Scholars have adopted a multiple ethical paradigms approach in an attempt to better understand the bases upon which everyday ethical dilemmas are resolved by educational leaders. The aim of this study is to examine the ethical considerations in ethical judgments of aspiring principals.
To examine the ethical considerations involved in school leadership decision making, a specially designed ethical perspective instrument was developed that draws on the multiple ethical paradigms. This exploratory instrument was pre‐tested for validity and reliability among school principals and students of educational administration. The research sample consisted of 52 participants in principal training programs in Israel.
Negative correlations were found between choices reflecting values of fairness and those reflecting utilitarianism and care. In addition, negative correlations were found between choices reflecting values of community and those reflecting care, critique, and profession. Critique turned out to be the value most widely adopted by educational leaders to solve ethical dilemmas, followed by care and profession.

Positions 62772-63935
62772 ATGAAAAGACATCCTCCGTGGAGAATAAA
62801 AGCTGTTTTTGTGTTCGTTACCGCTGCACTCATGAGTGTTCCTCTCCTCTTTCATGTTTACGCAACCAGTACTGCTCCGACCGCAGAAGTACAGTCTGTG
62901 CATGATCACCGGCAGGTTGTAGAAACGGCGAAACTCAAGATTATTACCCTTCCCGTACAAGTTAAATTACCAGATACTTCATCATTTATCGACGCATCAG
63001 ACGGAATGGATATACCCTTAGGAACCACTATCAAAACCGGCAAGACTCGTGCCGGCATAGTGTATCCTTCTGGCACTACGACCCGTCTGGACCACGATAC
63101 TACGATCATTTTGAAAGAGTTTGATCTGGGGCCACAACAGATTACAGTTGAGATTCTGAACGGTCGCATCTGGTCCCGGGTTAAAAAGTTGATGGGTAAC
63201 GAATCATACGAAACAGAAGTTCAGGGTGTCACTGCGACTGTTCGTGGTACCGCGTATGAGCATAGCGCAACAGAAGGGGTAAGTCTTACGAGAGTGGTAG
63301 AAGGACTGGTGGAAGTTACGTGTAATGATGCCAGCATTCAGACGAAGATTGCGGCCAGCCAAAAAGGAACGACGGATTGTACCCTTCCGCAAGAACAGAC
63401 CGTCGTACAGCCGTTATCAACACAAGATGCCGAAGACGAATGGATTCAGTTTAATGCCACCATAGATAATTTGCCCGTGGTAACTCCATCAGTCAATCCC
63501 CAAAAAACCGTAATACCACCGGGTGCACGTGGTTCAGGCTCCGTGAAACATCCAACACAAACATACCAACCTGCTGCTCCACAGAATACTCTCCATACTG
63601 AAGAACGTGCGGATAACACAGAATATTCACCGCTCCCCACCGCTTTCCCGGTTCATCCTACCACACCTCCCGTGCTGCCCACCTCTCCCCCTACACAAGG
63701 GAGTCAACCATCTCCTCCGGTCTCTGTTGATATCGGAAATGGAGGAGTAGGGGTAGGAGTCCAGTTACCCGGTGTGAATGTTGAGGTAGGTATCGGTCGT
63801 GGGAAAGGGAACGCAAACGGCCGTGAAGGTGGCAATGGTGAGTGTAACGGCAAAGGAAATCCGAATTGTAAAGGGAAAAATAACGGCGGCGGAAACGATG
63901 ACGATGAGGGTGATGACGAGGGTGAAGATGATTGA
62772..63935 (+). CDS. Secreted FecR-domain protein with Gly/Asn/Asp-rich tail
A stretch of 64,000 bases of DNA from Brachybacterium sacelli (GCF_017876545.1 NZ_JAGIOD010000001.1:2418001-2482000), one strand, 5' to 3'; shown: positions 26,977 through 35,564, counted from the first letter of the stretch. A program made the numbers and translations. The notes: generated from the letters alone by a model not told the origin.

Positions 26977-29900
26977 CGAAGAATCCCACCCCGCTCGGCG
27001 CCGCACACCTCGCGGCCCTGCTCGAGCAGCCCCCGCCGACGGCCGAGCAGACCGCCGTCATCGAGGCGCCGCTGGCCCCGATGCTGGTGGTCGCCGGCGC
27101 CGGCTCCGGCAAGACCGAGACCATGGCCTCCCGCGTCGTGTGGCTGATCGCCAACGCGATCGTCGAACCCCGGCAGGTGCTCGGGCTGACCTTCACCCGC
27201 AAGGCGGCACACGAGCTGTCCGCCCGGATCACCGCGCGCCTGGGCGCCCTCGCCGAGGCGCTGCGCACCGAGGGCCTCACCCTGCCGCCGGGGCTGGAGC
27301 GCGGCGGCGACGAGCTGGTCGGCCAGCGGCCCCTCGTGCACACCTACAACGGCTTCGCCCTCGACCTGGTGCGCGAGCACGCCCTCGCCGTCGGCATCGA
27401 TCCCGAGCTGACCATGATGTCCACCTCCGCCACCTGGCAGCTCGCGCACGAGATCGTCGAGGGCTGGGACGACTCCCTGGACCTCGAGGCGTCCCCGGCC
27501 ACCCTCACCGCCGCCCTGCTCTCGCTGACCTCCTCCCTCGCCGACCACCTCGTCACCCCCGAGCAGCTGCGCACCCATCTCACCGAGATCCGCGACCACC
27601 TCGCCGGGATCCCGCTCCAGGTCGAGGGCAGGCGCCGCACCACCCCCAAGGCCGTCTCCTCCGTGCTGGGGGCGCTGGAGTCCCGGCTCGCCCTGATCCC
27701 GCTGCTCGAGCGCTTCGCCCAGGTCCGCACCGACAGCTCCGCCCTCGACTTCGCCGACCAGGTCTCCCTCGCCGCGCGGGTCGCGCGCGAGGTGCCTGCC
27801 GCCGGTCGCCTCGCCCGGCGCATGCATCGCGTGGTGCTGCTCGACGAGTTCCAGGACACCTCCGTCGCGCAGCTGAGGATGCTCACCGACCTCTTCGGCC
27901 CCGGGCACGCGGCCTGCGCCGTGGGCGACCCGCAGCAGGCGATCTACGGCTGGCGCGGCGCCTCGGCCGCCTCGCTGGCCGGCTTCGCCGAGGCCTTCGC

The common notion in the literature is that the various ethics complement one another. There is, however, little empirical work on ethical judgments of educational practitioners. The importance of this exploratory research is twofold: first, it examines the extent to which multiple ethical considerations can be taken into account simultaneously; and second, it identifies the prevailing values that come into play most often.